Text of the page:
Ventura County Groups Grade Health Care Reform Measures
Sen. Sheila Kuehl's (D-Los Angeles) bill (SB 840) to create a state-run, single-payer health care system in California received the highest marks of the three legislative health care reform proposals graded by a coalition in Ventura County that supports an overhaul to California's health care system, the Ventura County Star reports.
Kuehl's single-payer legislation received an average of A-minus from the Ventura County Healthcare Coalition, while health care reform proposals by Assembly Speaker Fabian Núñez (D-Los Angeles) (AB 8) and Senate President Pro Tempore Don Perata (D-Oakland) (SB 48) received an average grade of C.
The coalition will not grade a health care overhaul plan by Gov. Arnold Schwarzenegger (R) unless it is offered as legislation.
The coalition includes:
- The Ventura County Clergy and Laity United for Economic Justice;
- An arm of the United Food and Commercial Workers; and
- The Central Coast Alliance United for a Sustainable Economy.
The coalition supports health care coverage for all residents, affordable coverage and timely access to care.
Members at the rally issued grades to three health care reform bills making their way through the Legislature (Kisken, Ventura County Star, 6/13).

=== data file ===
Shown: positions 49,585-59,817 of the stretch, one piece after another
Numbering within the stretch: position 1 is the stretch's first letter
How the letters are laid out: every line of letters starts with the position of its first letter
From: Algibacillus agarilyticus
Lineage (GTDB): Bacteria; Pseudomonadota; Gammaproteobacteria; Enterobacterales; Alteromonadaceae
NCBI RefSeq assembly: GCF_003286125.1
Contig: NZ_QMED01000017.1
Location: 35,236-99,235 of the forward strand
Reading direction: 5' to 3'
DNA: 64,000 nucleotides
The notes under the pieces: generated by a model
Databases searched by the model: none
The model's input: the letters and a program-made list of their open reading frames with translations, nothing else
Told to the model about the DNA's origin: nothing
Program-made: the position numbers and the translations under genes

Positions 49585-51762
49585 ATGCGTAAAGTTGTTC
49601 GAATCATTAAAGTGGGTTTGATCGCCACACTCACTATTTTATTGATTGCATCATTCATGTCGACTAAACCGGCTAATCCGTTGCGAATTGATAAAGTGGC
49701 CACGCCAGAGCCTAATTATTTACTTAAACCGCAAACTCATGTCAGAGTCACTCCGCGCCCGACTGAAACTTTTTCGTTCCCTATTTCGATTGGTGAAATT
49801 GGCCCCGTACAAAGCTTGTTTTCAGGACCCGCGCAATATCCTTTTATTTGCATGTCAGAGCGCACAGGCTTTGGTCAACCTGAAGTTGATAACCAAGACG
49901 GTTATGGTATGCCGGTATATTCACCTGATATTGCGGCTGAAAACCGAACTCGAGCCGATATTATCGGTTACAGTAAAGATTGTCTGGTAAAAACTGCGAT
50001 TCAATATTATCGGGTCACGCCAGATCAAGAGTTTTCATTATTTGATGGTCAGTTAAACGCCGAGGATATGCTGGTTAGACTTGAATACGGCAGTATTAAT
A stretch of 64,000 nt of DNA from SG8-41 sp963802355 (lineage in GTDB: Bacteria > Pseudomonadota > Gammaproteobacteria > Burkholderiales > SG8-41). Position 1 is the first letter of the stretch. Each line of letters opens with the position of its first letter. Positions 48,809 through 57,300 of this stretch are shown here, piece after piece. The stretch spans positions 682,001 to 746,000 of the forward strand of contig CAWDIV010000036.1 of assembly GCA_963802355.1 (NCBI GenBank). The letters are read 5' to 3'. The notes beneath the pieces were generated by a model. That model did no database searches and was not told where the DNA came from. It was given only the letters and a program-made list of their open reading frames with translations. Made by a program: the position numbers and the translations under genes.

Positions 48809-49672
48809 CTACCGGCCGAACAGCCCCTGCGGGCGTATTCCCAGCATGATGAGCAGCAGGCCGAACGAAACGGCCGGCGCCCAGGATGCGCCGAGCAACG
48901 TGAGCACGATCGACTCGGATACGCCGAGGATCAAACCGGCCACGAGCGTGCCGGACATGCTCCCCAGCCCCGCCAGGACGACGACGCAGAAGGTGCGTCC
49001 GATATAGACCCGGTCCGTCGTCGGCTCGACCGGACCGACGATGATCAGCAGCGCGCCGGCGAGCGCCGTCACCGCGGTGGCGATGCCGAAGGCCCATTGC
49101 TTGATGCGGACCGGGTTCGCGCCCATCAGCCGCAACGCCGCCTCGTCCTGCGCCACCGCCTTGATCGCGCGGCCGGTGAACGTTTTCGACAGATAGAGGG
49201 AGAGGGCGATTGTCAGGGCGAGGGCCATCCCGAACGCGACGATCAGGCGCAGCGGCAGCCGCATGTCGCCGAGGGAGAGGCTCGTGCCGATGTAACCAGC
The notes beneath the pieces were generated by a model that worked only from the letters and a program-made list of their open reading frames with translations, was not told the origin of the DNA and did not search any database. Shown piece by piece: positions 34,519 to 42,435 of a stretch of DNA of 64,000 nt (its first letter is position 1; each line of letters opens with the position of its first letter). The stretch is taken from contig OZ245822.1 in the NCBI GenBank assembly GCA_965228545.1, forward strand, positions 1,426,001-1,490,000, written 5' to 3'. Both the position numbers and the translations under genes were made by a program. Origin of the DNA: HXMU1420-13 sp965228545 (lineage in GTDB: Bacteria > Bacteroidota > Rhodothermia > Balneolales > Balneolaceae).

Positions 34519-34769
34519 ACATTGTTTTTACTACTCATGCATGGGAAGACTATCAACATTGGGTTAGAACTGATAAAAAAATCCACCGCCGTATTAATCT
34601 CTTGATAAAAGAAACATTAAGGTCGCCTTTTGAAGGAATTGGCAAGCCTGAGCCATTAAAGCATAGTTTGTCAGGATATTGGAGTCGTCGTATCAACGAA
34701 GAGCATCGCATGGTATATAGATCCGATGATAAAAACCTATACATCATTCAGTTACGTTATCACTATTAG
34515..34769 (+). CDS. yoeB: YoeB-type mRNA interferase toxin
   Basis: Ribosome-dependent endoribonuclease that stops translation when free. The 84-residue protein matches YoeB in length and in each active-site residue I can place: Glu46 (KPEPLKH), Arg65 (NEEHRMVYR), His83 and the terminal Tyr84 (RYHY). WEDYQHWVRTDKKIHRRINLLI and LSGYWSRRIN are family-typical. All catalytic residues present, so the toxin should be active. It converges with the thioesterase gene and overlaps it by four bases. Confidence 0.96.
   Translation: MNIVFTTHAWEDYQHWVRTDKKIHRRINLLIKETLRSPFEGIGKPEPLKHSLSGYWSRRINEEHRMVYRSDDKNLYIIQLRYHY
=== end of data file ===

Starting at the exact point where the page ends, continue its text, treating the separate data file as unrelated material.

Timm Herdt in his Ventura County Star column highlights a health care reform speech that Peter Lee, CEO of the Pacific Business Group on Health, gave in Sacramento this week. In the speech, Lee called for:
- Encouraging the use of electronic health records;
- Allowing nurse practitioners, physician assistants and registered nurses to handle routine visits in retail clinics;
- Rewarding providers who coach patients on preventive care and the patients who practice it; and
- Increasing access to care (Herdt, Ventura County Star, 6/13).
A summary of opinion pieces and an editorial regarding health care reform in California appear below.
- Dan Walters, Sacramento Bee: Citing a recent federal court decision about a Maryland law, Walters writes that "state-level 'pay or play' schemes such as those being proposed in California are likely illegal" because they would violate the federal Employee Retirement Income Security Act. "Ultimately, all of the promises and hoopla expanding health care could be merely that -- and something of a cruel joke on those whose hopes for coverage have been raised," according to Walters (Walters, Sacramento Bee, 6/13).
- Sacramento Bee: "While legislative leaders and the governor negotiate on the big question of expanding access to insurance, it would be great if some rank-and-file lawmakers spent the time to develop a comprehensive, credible plan to contain costs," a Bee editorial states. "That way, whatever program to expand access is approved might actually have a chance of succeeding," the editorial concludes (Sacramento Bee, 6/13).